Mana Pools National Park

Mana Pools National Park

On the banks of the Zambezi River - the classic Mana Pools Landscape

Close to the riverbank large numbers of mahogany trees and acacias provide shade and nourishment. They all look as if their lower branches have been trimmed at the same height, low for the mahoganies and high for the acacias. This is because the elephants love the acacia leaves and fruit and they browse them as far up as they can reach.  But they don't touch the mahoganies and thus these are browsed by the bushbuck and kudu. Gigantic Baobab trees, -some are thousands of years old- tower over the rest of the vegetation here and there. Mana Pools National Park is a UNESCO World Heritage site.

Mana Pools National Park - the little-known interior

Further away from the river, there are huge swathes of almost impenetrable thicket known as "Jesse" and beyond that the many kilometres of mopane woodlands reaching to the edges of the valley. The mopane woodland is predominantly the territory of the tsetse flies that bite as sorely as any horsefly! In this area lie the seep-springs named Chitake Springs. The two camping sites that lie on the banks of this small stream are very frequently fully booked. In this remote wilderness, herds of buffalo and elephants roam, lion roars reverberate through the night and hyaena clans noisily divide the territories amongst themselves. A favourite spot to watch the sunset is a hill with several remarkable baobabs. This spot offers a wonderful view across to the hills of the escarpment.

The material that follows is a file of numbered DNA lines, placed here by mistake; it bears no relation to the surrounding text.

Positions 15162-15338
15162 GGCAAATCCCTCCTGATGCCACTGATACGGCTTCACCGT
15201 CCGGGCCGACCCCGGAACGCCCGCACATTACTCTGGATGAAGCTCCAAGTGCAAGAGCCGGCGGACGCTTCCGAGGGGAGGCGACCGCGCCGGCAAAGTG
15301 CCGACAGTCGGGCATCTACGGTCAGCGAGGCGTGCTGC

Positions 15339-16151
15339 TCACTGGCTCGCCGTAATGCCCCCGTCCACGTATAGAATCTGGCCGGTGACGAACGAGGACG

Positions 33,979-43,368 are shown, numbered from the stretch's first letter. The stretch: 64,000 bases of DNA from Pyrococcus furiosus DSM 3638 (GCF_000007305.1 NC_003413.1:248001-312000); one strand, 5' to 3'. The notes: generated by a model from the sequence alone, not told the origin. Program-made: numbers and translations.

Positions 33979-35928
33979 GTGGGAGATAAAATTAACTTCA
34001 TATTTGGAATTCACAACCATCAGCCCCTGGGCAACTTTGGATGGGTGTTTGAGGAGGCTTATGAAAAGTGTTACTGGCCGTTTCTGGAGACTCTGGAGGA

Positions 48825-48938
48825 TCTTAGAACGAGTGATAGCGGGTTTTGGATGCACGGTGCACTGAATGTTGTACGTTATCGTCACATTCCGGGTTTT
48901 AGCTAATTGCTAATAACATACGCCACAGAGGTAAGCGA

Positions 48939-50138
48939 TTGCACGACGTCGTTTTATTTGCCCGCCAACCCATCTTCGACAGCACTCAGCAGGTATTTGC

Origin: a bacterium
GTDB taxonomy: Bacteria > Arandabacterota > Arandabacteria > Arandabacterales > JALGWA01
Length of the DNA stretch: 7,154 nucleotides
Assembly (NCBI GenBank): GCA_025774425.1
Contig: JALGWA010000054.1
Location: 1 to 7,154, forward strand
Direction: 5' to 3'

Seasons in Mana Pools National Park

In the dry season, the animals depend on the water of the Zambezi, then huge herds of buffalo kick up clouds of billowing dust on their way to drink, large numbers of antelope nibble on the remaining grass and the first fresh leaves. Elephants occasionally stroll across the camping sites and carnivores are often seen following their prey. After the rains set in, usually around mid- to end of November, the park may become difficult to access and move around in, due to the roads becoming soaked and muddy. The animals disperse and no longer stay so close to the river. On the other hand, the vegetation is fresh and green and the spectacular landscape becomes a feast for the eyes.